Over the past couple of days I’ve posted (1, 2) about fitting an ordered discrete character evolution (M*k*) model in which the transition rates between adjacent states vary one from the other according to a functional form. Last night I added R code for a function (along with some class methods) to fit this model, for the condition in which our functional form is a quadratic polynomial that can be different for our forward & backward transition processes.

I’ve now upgraded & added this model to *phytools* in the form of the function `fitfnMk`

(see code here).

Rather than merely being limited to simple quadratic functions, `fitfnMk`

can fit *n*th degree polynomials in which *n* is arbitrary and can be different for forward and backward transition rates. \(n = 2\) corresponds to the quadratic functions we saw before, while \(n = 1\) is a straight line and \(n = 0\) is a constant. (Likewise, \(n = 3\) is a cubic polynomial, as we’ll see below.)

OK, let’s try it.

First, load *phytools* (which will need to be updated from it’s GitHub page in order to follow along).

```
library(phytools)
packageVersion("phytools")
```

```
## [1] '2.1.16'
```

Now, I’m going to simulate ordered discrete character data on a stochastic phylogeny according to two different 3rd degree polynomial functional forms: one, the forward rates, with *high* variation (i.e., high amplitude in my cubic polynomial function) in rates among adjacent states; and a second, the backward rates, with *low* variation. (If you’re curious about where these cubic functions came from, I used this site to generate them in standard form based on a set of four points I wanted on each curve!)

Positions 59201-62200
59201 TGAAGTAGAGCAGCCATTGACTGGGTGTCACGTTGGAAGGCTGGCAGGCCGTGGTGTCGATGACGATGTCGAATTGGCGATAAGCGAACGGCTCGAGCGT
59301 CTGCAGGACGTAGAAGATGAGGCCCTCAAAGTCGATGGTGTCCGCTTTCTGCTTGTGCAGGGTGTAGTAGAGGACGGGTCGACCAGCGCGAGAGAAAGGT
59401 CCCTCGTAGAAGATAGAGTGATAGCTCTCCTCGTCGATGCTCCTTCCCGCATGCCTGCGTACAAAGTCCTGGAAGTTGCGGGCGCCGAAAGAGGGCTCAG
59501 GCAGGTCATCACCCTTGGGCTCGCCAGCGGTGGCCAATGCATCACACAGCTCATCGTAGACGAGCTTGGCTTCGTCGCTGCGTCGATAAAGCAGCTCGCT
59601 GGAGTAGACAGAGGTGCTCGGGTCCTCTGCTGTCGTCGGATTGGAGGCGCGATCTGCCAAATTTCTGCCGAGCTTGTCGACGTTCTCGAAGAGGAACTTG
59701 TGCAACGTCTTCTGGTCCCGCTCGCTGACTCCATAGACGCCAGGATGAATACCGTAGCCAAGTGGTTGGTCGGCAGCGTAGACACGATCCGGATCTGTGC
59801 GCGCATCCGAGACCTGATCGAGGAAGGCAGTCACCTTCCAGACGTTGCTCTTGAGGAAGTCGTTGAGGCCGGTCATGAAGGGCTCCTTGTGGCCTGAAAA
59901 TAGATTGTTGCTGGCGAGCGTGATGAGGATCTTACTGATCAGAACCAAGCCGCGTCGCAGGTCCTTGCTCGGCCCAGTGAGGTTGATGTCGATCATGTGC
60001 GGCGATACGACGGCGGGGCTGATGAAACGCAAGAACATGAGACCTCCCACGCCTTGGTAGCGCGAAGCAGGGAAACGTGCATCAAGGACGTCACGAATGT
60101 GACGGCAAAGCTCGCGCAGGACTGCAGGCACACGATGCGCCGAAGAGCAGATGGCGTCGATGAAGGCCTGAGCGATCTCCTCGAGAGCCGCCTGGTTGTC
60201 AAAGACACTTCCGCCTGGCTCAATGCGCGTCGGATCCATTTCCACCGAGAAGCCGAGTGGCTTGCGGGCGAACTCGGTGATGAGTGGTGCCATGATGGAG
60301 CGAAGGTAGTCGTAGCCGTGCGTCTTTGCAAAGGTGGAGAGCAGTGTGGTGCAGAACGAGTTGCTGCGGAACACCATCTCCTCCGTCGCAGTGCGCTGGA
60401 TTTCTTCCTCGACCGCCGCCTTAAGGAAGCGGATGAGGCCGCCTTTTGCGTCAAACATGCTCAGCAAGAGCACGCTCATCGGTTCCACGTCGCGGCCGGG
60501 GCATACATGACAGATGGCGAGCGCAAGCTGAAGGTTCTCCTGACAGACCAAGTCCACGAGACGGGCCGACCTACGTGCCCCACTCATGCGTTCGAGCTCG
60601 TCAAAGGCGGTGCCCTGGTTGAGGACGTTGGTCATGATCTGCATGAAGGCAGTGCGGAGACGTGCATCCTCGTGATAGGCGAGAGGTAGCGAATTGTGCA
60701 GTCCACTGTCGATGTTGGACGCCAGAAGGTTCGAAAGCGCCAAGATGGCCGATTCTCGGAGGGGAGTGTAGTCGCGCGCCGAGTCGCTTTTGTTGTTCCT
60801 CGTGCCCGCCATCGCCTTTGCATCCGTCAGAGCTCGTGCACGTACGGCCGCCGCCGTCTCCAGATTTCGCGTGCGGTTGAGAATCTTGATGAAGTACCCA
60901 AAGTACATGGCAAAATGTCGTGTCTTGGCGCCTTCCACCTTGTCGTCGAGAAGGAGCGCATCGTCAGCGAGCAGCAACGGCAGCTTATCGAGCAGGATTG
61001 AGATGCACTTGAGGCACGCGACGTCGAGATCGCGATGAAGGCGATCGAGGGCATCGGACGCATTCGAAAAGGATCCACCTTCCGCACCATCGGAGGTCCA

```
k<-21
x<-0:(k-2)+0.5
q1<-0.0105*x^3-0.31491*x^2+2.43862*x-0.64189
q2<--0.00233*x^3+0.06998*x^2-0.54192*x+3.25375
par(mar=c(5.1,4.1,2.1,1.1))
plot(x,q1,type="b",col="blue",bty="n",las=1,
axes=FALSE,xlab="",ylab="transition rate (q)",
ylim=c(0,max(c(q1,q2))))
lines(x,q2,type="b",col="red")
labs<-mapply(function(x,y) bquote(.(x) %<->% .(y)),
x=0:(k-2),y=1:(k-1))
axis(1,at=seq(0.5,k-1.5,by=1),labels=rep("",k-1))
nulo<-mapply(mtext,text=labs,at=seq(0.5,k-1.5,by=1),
MoreArgs=list(side=1,line=1,las=3,cex=0.7))
axis(2,las=1,cex.axis=0.8)
grid()
legend("bottomleft",c("forward","backward"),
col=c("blue","red"),
lty="solid",pch=1,cex=0.8,title="generating rates")
```

As in my prior posts, I’ll simulate on a *large* tree (1,000 tips in this case), just to give us the best chance of recovering our generating process. On the other hand, these models have lower parameter complexity (specifically, \(n_{forward}+n_{backward}+2\) for our *n*th-degree polynomial in each trait direction) than do many other M*k* model designs. For example, an ordered model with idiosyncratically different substitution rates between adjacent states would have \(2k-2 = 40\) parameters to be estimated for \(k = 21\) character levels, compared to 8 for a cubic polynomial functional form in each of the backward & forward directions.

```
Q<-matrix(0,k,k,dimnames=list(0:(k-1),0:(k-1)))
Q[cbind(1:(k-1),2:k)]<-q1
Q[cbind(2:k,1:(k-1))]<-q2
diag(Q)<--rowSums(Q)
tree<-pbtree(n=1000,scale=10)
y<-sim.Mk(tree,Q,anc=as.character(20))
head(y,30)
```

```
## t707 t989 t990 t460 t461 t309 t310 t517 t977 t978 t865 t703 t704 t928 t929 t482 t378 t379 t100 t74 t404 t405
## 8 5 5 6 9 13 10 12 10 10 8 10 10 10 10 10 11 11 11 8 9 9
## t46 t47 t39 t202 t547 t961 t962 t603
## 9 13 11 13 11 9 8 8
## Levels: 10 11 12 13 14 15 16 17 18 19 20 5 6 7 8 9
```

(I started my simulation with the ancestral condition of trait level `20`

because some inspection of the **Q** matrix told me that this condition had the lowest expected relative frequency at equilibrium under our generating model.)

To start, I’m going to go ahead and fit the generating model – which uses a 3rd degree polynomial in each forward & backward direction. To do that I’ll use `fitfnMk`

and set the argument `degree = 3`

. Note that here I have supplied my character in binary matrix format (using `phytools::to.matrix`

) to ensure that all *possible* levels (between 0 and \(k = 21\)) that the trait can assume are represented in my fitted model.

```
fit_deg3<-fitfnMk(tree,to.matrix(y,0:20),trace=0,